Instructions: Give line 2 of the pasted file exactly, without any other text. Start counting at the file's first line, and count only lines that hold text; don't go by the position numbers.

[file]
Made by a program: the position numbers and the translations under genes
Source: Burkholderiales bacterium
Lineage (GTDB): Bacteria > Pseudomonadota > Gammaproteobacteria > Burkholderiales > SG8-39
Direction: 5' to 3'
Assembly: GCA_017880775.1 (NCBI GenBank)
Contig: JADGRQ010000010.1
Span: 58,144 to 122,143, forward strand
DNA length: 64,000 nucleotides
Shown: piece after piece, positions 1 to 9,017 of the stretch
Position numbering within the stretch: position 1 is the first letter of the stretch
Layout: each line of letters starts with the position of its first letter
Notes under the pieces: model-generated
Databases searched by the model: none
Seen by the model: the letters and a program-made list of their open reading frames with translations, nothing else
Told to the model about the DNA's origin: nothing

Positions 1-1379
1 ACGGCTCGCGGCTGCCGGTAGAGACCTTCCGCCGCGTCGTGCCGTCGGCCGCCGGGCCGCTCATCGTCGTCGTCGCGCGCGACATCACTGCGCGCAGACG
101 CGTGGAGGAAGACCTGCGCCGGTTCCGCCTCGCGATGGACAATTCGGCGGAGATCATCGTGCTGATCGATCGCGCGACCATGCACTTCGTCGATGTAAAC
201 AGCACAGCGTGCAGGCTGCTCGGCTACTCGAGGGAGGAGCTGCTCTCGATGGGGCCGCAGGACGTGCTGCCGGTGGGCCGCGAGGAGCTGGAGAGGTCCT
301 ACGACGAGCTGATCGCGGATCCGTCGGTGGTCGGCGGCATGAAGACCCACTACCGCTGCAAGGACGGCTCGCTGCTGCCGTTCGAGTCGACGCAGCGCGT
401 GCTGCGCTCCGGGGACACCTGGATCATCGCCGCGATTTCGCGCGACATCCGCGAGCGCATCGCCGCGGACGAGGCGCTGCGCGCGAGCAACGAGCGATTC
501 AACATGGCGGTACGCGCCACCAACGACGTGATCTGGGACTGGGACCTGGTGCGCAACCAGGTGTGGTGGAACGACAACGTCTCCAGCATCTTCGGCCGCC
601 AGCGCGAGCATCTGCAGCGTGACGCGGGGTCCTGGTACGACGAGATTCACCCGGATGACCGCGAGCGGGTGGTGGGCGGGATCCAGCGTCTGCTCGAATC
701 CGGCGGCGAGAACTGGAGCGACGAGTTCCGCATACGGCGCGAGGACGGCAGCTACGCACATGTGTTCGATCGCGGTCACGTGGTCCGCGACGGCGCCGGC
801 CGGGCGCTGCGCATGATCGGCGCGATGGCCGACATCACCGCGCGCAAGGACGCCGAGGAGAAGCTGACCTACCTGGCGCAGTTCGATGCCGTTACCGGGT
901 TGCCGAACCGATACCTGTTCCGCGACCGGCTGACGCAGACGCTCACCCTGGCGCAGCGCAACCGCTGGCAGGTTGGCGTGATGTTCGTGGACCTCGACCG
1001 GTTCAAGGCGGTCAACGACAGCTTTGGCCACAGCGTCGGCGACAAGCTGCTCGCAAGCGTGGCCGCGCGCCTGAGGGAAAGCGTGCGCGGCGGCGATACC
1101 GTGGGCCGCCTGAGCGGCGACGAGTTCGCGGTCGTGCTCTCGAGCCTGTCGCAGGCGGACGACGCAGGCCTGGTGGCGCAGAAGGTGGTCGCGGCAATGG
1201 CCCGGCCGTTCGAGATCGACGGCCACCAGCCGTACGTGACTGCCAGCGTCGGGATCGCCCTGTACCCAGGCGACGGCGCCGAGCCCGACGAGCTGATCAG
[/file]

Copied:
Source: Burkholderiales bacterium